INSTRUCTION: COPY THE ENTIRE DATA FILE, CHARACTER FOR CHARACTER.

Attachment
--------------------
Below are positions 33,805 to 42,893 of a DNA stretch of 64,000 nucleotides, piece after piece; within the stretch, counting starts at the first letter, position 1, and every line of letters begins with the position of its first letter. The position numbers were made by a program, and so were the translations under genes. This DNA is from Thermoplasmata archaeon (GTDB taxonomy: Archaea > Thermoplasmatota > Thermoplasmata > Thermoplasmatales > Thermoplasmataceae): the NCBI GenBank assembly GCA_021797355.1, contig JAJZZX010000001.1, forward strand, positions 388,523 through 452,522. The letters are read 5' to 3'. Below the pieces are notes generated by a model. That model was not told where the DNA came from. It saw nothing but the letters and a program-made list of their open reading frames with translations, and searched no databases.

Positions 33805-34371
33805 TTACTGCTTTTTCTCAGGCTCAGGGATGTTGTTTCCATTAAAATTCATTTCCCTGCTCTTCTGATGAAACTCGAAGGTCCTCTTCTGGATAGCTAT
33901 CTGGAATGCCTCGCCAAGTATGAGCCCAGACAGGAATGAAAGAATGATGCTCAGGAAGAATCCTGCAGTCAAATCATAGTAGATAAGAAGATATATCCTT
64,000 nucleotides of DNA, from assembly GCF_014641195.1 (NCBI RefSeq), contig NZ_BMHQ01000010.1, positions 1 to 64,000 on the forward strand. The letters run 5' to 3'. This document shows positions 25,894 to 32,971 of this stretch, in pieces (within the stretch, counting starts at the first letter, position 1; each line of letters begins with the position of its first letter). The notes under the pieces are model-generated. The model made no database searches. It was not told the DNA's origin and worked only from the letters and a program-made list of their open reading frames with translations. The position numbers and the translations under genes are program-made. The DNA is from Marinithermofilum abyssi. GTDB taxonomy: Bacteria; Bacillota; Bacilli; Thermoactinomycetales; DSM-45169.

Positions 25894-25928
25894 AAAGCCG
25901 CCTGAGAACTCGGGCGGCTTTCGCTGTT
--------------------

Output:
Below are positions 33,805 to 42,893 of a DNA stretch of 64,000 nucleotides, piece after piece; within the stretch, counting starts at the first letter, position 1, and every line of letters begins with the position of its first letter. The position numbers were made by a program, and so were the translations under genes. This DNA is from Thermoplasmata archaeon (GTDB taxonomy: Archaea > Thermoplasmatota > Thermoplasmata > Thermoplasmatales > Thermoplasmataceae): the NCBI GenBank assembly GCA_021797355.1, contig JAJZZX010000001.1, forward strand, positions 388,523 through 452,522. The letters are read 5' to 3'. Below the pieces are notes generated by a model. That model was not told where the DNA came from. It saw nothing but the letters and a program-made list of their open reading frames with translations, and searched no databases.

Positions 33805-34371
33805 TTACTGCTTTTTCTCAGGCTCAGGGATGTTGTTTCCATTAAAATTCATTTCCCTGCTCTTCTGATGAAACTCGAAGGTCCTCTTCTGGATAGCTAT
33901 CTGGAATGCCTCGCCAAGTATGAGCCCAGACAGGAATGAAAGAATGATGCTCAGGAAGAATCCTGCAGTCAAATCATAGTAGATAAGAAGATATATCCTT
64,000 nucleotides of DNA, from assembly GCF_014641195.1 (NCBI RefSeq), contig NZ_BMHQ01000010.1, positions 1 to 64,000 on the forward strand. The letters run 5' to 3'. This document shows positions 25,894 to 32,971 of this stretch, in pieces (within the stretch, counting starts at the first letter, position 1; each line of letters begins with the position of its first letter). The notes under the pieces are model-generated. The model made no database searches. It was not told the DNA's origin and worked only from the letters and a program-made list of their open reading frames with translations. The position numbers and the translations under genes are program-made. The DNA is from Marinithermofilum abyssi. GTDB taxonomy: Bacteria; Bacillota; Bacilli; Thermoactinomycetales; DSM-45169.

Positions 25894-25928
25894 AAAGCCG
25901 CCTGAGAACTCGGGCGGCTTTCGCTGTT